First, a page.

The comparison to Instagram isn’t straightforward, for reasons that Phil outlines in his post, but there are ties that bind. The decade-long evolution of social networking has embellished the dynamics of contribution, so that value adheres not just in the accumulation of content, but in the direct mapping of content to users, and the presence of user content as a catalyst of user presence. That’s a high-falutin’ way of saying that social networks aim to create non-replicable spaces: you go to CDDB because that’s where the track listings are, but you go to Facebook or Instagram because that’s where you’ve put yourself.
In that context, to objection three: that companies who invest financially in the creation and maintenance of collaborative online spaces, on account of taking on risk, earn the rights to the financial spoils, while users engaging in social activity in those spaces earn… the right to toast those companies’ success and keep using them. Now, I count many smart, bloody hard-working people in the social startup world as my friends, Tom included; the more richly rewarded they are, the better for everyone. Give them your money. All that said, I’m uncomfortable with that kind of forthrightness, and with attempts like that of Derek Powazek to cast it as a distinction between ‘work’ and ‘play’. To call user activity ‘work’ may be a stretch; to call it ‘play’ feels like a dodge, even if it’s not meant that way. It’s a troubling polarisation, with the potential to lock down the conversation about the tangible and intangible value of social networks. Call it participation, call it contribution: what makes these kinds of user activity tricky is that they’re neither work nor play, and admitting that in no way delegitimises the talent and gumption of the startups that facilitate them.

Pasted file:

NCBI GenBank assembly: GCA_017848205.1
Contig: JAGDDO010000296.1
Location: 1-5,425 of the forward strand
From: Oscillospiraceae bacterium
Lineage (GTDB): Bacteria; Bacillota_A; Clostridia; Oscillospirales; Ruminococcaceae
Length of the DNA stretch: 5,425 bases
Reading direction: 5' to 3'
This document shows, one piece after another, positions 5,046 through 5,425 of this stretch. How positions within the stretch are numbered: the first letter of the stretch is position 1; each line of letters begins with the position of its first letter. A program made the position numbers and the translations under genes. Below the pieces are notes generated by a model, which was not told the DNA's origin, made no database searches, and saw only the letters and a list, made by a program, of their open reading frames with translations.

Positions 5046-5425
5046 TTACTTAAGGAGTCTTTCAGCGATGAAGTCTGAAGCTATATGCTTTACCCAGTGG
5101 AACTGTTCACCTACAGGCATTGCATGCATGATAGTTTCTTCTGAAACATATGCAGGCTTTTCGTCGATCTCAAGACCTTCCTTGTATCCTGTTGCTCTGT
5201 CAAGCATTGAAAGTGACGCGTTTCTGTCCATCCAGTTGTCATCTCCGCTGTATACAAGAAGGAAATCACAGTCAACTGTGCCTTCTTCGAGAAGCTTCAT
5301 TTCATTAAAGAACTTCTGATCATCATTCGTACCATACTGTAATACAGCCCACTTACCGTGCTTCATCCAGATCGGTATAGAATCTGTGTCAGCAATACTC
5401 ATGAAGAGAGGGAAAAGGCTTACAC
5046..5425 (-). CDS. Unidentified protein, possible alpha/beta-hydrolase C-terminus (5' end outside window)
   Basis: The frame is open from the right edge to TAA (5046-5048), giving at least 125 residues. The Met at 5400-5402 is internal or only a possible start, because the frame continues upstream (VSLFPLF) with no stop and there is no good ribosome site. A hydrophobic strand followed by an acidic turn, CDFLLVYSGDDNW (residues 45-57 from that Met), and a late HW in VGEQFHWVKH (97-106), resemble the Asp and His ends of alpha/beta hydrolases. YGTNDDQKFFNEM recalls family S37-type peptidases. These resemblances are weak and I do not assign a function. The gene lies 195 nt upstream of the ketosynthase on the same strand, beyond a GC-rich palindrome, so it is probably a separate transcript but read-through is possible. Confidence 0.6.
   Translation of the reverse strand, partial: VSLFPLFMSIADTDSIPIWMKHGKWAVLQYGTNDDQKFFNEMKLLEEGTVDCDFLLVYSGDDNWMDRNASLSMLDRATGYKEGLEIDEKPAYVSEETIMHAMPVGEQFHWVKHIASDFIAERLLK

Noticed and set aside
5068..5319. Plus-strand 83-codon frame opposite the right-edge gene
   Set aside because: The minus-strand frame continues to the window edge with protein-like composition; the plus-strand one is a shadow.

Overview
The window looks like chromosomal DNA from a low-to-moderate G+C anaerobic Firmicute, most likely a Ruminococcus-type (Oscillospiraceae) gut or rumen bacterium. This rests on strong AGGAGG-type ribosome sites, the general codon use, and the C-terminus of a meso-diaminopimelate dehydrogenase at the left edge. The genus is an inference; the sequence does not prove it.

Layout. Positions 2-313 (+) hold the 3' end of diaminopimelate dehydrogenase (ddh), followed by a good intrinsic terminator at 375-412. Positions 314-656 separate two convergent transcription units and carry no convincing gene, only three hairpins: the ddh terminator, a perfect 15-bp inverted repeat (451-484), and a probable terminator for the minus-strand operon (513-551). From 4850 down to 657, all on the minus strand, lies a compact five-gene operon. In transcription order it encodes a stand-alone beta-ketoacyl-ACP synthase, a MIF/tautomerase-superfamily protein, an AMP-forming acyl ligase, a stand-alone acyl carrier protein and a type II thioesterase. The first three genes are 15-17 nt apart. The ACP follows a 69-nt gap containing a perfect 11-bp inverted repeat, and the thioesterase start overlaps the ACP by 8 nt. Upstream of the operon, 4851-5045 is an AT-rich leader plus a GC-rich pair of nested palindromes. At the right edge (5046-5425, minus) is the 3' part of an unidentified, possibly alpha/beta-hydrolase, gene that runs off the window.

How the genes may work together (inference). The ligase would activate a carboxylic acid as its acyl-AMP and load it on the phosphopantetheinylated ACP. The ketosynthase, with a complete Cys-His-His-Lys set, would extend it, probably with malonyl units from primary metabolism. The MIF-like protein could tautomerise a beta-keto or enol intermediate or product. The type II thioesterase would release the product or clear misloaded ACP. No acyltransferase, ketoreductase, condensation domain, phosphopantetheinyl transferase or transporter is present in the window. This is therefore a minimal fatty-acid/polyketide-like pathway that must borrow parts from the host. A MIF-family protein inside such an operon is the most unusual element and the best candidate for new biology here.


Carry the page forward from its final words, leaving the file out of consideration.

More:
And so, by a commodius vicus of recirculation, to South Park and Environs. Simply by virtue of its acquisition, Instagram has become a commoditised space, cumulatively worth 0.01 Facebooks on the ‘what Mark Zuckerberg values’ scale. What distinguishes Instagram from Hipstamatic and Camera+ on that scale (discussed by Gruber over the past fortnight) is its concentration of presence in a networked space that is explicitly public by default, a de facto broadcast platform, although one obfuscated by the lack of an official web interface. Flickr offers an archive of photographs; Instagram serves as a repository of presence.
We understand the transactional model of paid or premium services; we’re still coming to terms with the transactional model of ‘free’, particularly in social networking; we know that our contributions bring value to those services even as we draw value from them, but have no way to quantify whether we’re being (or about to be) suckered; all we know for sure is the amount paid to acquire the collective rights.
When we contribute to social networks, we do so under terms that are both like and unlike those of employment: under those terms, it’s ultimately not the pay (or lack thereof) that matters: it’s the conditions.
 Then again, Boobstagram.
 Amazon acquired IMDB around the same time; from memory, it didn’t generate as much fuss, because the maintainers had spent a decade keeping it going, but perhaps it should have. (Update 22/04: Lee Maguire suggests, via email, that the muted reaction extended primarily from IMDB’s non-commercial licencing and open interfaces to the database, which makes sense to me.)
 A trickiness that Derek knows well, given the initial reaction to Pixish.
 Although thinking about it, I’m reminded of the very earliest Flash-based incarnation of Flickr, which suggests an interesting reversal from the web of 2004-5.